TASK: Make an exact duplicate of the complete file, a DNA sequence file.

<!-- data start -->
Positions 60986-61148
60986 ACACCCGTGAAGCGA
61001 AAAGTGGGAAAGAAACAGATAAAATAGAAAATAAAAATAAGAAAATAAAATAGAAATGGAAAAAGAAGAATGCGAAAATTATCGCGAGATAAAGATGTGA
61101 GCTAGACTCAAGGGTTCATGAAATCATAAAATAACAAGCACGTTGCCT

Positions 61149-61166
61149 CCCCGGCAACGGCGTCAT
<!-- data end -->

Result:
Positions 60986-61148
60986 ACACCCGTGAAGCGA
61001 AAAGTGGGAAAGAAACAGATAAAATAGAAAATAAAAATAAGAAAATAAAATAGAAATGGAAAAAGAAGAATGCGAAAATTATCGCGAGATAAAGATGTGA
61101 GCTAGACTCAAGGGTTCATGAAATCATAAAATAACAAGCACGTTGCCT

Positions 61149-61166
61149 CCCCGGCAACGGCGTCAT